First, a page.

Hollywood and Washington have long been the best of (opportunistic) friends, with politicians cozying up to deep-pocket L.A. power players and actors currying favour for their favourite causes (and a good photo-op).
The worlds aren’t without significant crossover: Ronald Reagan was a movie star before he was prez, and Arnold went from Terminator to the Governator.
Today, female presidents seem to be on everyone’s mind, from Veep’s Selina Meyer to Hillary Clinton’s recently announced 2016 run. So why is it that a certain set of movie stars, like George Clooney, Alec Baldwin, Matt Damon and Ben Affleck, are frequently asked about their political ambitions, while politically active female celebs are basically left out of the conversation? Here are five women who could surely rock the vote.
Sure, her role as Washington fixer Olivia Pope has her regularly tangling with the POTUS (sometimes literally), but that’s not the only reason we think Kerry would be an interesting candidate. She has a double major in anthropology and sociology from George Washington University (which she attended after her schooling at prestigious Spence), she’s taken the stage at the Democratic National Convention in support of President Obama, and she is active for several causes, including cancer, domestic violence and LGBTQ rights.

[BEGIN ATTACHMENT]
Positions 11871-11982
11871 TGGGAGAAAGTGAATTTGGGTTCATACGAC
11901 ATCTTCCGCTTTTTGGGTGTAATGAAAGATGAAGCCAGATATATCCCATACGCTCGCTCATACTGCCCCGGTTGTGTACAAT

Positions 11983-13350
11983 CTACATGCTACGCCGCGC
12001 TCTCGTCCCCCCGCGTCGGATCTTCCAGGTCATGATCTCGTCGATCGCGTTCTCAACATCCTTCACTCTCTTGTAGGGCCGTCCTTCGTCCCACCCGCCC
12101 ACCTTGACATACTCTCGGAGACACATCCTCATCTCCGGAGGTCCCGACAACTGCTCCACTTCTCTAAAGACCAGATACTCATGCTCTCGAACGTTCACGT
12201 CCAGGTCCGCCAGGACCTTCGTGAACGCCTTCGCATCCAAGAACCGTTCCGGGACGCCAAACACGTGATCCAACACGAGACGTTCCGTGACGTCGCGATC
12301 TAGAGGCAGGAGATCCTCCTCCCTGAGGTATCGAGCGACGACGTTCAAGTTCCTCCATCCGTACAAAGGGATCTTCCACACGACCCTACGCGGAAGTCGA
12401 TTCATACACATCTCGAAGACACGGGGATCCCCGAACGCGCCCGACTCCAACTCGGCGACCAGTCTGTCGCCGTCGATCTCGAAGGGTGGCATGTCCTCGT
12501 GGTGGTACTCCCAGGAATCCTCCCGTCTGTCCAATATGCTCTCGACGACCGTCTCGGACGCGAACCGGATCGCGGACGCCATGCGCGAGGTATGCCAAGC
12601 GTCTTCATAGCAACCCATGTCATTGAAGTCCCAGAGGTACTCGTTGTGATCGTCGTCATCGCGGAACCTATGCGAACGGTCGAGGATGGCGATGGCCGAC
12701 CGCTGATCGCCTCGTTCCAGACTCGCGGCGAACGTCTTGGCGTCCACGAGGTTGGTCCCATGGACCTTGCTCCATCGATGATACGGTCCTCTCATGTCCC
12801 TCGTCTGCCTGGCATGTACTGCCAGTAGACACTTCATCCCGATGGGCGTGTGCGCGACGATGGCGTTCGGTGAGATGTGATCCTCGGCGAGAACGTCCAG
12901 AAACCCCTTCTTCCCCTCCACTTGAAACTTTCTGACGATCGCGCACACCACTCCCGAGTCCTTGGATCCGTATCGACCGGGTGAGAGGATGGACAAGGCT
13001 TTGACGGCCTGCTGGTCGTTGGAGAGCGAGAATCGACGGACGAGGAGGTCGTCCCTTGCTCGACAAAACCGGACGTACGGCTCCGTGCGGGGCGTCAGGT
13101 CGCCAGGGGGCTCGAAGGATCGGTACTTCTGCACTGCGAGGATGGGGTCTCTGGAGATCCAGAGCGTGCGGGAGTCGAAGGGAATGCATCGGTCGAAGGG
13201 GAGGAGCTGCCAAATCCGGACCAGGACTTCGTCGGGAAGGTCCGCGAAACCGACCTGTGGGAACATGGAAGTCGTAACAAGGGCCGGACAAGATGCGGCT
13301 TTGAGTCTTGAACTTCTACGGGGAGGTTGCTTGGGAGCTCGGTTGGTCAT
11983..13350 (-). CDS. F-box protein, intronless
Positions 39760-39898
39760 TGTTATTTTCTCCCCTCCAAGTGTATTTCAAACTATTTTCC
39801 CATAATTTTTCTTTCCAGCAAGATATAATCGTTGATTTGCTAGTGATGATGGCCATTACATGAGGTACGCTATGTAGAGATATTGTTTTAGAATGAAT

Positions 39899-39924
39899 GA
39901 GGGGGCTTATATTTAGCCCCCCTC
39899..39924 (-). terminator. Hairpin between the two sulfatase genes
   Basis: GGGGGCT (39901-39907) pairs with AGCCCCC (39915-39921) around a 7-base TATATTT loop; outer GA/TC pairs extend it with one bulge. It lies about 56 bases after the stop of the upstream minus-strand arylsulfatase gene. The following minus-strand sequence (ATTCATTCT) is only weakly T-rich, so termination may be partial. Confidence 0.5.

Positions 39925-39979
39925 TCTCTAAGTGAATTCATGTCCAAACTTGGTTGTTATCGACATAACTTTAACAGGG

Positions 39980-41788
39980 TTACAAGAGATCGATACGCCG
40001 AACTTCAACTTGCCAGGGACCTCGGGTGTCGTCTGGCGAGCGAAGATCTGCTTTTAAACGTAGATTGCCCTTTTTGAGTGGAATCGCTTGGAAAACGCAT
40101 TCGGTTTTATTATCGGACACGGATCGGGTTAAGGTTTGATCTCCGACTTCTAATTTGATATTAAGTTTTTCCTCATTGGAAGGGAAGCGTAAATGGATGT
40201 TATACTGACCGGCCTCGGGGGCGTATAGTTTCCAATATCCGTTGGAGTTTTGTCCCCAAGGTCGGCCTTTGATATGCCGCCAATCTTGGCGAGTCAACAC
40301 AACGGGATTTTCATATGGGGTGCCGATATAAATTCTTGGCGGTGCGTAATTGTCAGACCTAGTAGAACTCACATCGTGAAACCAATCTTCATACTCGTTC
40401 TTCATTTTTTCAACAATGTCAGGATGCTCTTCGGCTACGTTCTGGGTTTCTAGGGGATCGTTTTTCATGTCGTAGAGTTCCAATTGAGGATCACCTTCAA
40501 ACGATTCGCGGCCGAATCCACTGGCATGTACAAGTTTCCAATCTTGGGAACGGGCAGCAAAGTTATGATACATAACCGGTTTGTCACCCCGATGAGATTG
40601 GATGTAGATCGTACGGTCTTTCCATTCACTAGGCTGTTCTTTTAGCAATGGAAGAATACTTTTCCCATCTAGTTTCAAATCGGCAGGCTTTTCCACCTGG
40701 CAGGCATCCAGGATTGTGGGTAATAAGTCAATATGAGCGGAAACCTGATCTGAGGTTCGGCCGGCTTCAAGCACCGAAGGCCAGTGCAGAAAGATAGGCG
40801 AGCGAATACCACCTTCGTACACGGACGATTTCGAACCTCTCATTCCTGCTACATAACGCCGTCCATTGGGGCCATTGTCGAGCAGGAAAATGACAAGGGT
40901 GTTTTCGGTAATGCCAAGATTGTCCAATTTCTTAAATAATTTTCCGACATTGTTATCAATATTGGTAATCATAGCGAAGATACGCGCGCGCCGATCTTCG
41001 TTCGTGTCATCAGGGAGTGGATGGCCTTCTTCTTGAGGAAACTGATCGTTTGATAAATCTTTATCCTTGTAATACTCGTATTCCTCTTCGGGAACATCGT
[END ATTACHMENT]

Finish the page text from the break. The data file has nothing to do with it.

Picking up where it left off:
Aisha takes multi-hyphenate to the next level: she’s a talk show host, actress, comedian, columnist, podcaster and bestselling author (not to mention avid gamer, cook and sometimes home brewer). She also brings to the table a degree in environmental policy from Dartmouth and deep philanthropic ties to groups including Planned Parenthood and the American Red Cross. She’s funny, personable and experienced in thinking on her feet; hosting Whose Line Is It Anyway? is the ideal debate prep.
Amal may not be famous by design, but she is certainly worthy of the political A-list. She’s an internationally recognized lawyer with an Oxford education and has a dizzyingly impressive resumé, from clerking for Sonia Sotomayor in law school to her work defending Julian Assange to representing Armenia at the European Courts of Human Rights. Is it any wonder George says he “married up”? And while her husband could help her with Hollywood pull, Amal comes from a well-connected Lebanese lineage. This summer she’ll be a visiting faculty member of Columbia University—is it too late to try to Elle Woods our way into law school?
Love her or loath her, Angelina’s cultural impact is undeniable: when she talks, people listen. What she lacks in formal education, she makes up for in global philanthropic work that could rival many heads of state. She frequently visits refugee camps and is a Special Envoy to the UN, and her work spans a cross-section of causes from wildlife sanctuaries to child protection to raising awareness of war-zone rape. At 39, she manages to give the impression that she’s done it all, and just getting started.
Geena is known for being a member of Mensa, but that’s only one of her accomplishments. The mom of three noticed a gaping boys-to-girls ratio in children’s television and began to commission studies that eventually led to the creation of the Geena Davis Institute on Gender. A former archer, the actress is also active in the Women’s Sports Foundation, and she’s currently launching a film festival that celebrates the work of minorities and women. She’s also fluent in Swedish and has a bachelor’s degree from Boston University and an honourary doctorate from Bates College. Can we secretly hope for a Thelma/Louise ticket?